While you can go overboard, avoiding specifics entirely is a mistake of a whole different kind.


I didn't mean that I avoided specifics and just used generic terms. I meant that I use product names that I make up. After all, I'm not getting paid to advertise products for the real companies, and am pretty sure a company I make up won't be coming after me for trademark infringement. :)

Using just generic terms would be like saying vanilla is the only ice cream available.

(I hope my stories don't read like that!)

Dominions Son

@Crumbly Writer

The iPhone, meanwhile, isn't popular because it's expensive


True, it's expensive and high profit because there is only one manufacturer.

Samsung isn't the only maker of droids, there is around a dozen different makes of droids. This is why the profit margins are lower.

Replies:   Not_a_ID
Dominions Son

@Capt. Zapp

After all, I'm not getting paid to advertise products for the real companies, and am pretty sure a company I make up won't be coming after me for trademark infringement. :)


Neither would any honest real manufacturer, as using the product name in a story to refer to their product is not a trademark violation and requires no advance permission.

Replies:   Switch Blayde
Zom

@awnlee jawking

Traditional wisdom is that when someone resorts to name-calling and bad language, they've already lost the argument

Pacifist twaddle. And it assumes that there was an argument to begin with, not a discussion :-)

Replies:   awnlee jawking
doctor_wing_nut

@Crumbly Writer

specifying IHOP in a story set in Australia (where no one has ever heard of the company before).


Wait, what ?? There are no IHOP's in Australia ? But it's The International House of Pancakes !

I can't believe they lied to us all those years.

Replies:   Ernest Bywater
Ernest Bywater

@doctor_wing_nut

Wait, what ?? There are no IHOP's in Australia ? But it's The International House of Pancakes !

I can't believe they lied to us all those years.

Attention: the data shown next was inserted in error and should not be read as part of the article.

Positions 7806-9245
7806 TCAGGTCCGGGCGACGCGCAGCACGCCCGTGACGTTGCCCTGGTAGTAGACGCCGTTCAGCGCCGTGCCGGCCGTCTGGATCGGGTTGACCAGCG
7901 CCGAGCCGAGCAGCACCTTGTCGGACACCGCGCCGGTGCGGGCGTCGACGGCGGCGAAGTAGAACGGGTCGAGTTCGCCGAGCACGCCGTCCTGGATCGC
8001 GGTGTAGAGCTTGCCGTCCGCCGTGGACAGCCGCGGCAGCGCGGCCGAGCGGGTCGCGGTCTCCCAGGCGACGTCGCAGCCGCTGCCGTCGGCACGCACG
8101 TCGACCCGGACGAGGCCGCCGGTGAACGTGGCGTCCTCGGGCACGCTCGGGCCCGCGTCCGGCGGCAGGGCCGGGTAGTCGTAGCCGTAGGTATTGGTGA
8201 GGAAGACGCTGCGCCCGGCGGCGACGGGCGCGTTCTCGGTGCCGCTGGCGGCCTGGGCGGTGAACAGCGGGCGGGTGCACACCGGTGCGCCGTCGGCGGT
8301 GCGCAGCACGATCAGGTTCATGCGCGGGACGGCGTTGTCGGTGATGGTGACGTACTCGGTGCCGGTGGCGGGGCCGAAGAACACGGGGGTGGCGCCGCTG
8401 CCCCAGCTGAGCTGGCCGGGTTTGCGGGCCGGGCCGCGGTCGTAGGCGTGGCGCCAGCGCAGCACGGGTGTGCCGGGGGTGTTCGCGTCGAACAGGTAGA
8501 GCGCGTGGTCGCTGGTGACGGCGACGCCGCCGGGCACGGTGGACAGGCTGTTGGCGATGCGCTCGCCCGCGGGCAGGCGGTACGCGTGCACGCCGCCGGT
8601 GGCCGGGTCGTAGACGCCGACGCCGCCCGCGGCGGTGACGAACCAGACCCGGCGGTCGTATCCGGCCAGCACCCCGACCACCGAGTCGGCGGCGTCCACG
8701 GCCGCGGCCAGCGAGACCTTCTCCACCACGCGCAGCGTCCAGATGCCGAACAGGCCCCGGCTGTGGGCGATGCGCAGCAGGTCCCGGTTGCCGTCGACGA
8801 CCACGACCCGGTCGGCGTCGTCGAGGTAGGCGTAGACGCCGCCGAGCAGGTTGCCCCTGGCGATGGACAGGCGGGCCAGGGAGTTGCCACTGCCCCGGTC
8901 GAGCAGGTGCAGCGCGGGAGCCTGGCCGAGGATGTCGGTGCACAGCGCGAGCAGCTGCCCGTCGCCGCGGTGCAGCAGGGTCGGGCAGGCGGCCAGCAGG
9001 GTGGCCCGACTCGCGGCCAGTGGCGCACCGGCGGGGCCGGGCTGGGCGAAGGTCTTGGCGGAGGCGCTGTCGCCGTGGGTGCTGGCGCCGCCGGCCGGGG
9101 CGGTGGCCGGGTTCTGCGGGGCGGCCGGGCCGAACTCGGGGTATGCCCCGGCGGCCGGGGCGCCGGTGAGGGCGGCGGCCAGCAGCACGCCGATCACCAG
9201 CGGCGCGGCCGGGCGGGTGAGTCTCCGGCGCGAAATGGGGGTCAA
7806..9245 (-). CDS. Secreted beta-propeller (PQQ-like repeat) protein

To a US businessman to be International only requires you to open one store in either Mexico or Canada.

Replies:   Dominions Son
Dominions Son
Updated:

@Ernest Bywater


@doctor_wing_nut


Wait, what ?? There are no IHOP's in Australia ? But it's The International House of Pancakes !

I can't believe they lied to us all those years.



To a US businessman to be International only requires you to open one store in either Mexico or Canada.


That's not quite it in this case. They have been the International House of Pancakes since they opened their very first location.

IHOP's thing is pancakes with an international (mostly European) flair.

So truth in advertising, it would be the House of International Pancakes rather than the International House of Pancakes.

Grant

@Switch Blayde

Anyone have an opinion on the Audis?

They do make very nice vehicles, and while their parts pricing isn't as bad as Mercedes or BMW, it's not a lot better.
Buying genuine parts will hurt.

Switch Blayde

@Dominions Son

using the product name in a story to refer to their product is not a trademark violation


Unless it's used negatively.

awnlee jawking

@Switch Blayde

I was thinking Chevy is inexpensive and Mercedes is luxury expensive. Status?


Sounds good to me. If you drive a Mercedes, especially a convertible model, you'll definitely attract attention.

Anyone have an opinion on the Audis?


In the UK, they're the upmarket sibling of Volkswagen, Seat and Skoda, although sharing most of their mechanicals.

Volkswagen haven't been having a good time of late, need cheat functions to pass emissions tests and raising injunctions to hide security defects, and the Volkswagen Golf is the next model down in reliability tables from the Ford Fiesta, so mechanically it's average.

I reckon it'll be good to drive, but allegedly Europeans like a harder ride than Americans so you might find the suspension a bit harsh. Take it for a long test drive before you buy.

@Grant has an excellent point. Don't buy 'genuine' Audi parts if you can help it. Chances are you'll be able to get an identical part with VW, Seat or Skoda ID much cheaper, without having to risk generic alternatives.

AJ

Replies:   Switch Blayde
awnlee jawking

@Capt. Zapp

Using just generic terms would be like saying vanilla is the only ice cream available.


Heh, there's a world shortage of genuine vanilla, so vanilla ice cream is disappearing from the market.

AJ

Replies:   helmut_meukel
awnlee jawking

@Zom

Pacifist twaddle.


But I'm an Atlanticist ;)

AJ

Replies:   Zom
Michael Loucks

@Capt. Zapp

Now if I could just get rid of the 'bloatware' that verizon loads on their phones. There are so many 'preloaded' apps on my phone that I can't delete that there is not enough room to update the apps I do use!


One of the reasons Steve Jobs was insistent that only Apple could control the software on the phone and would do direct updates themselves. Granted, there were no apps at first, but that notion made it easier for iPhones to be updated and perform the way Apple intended.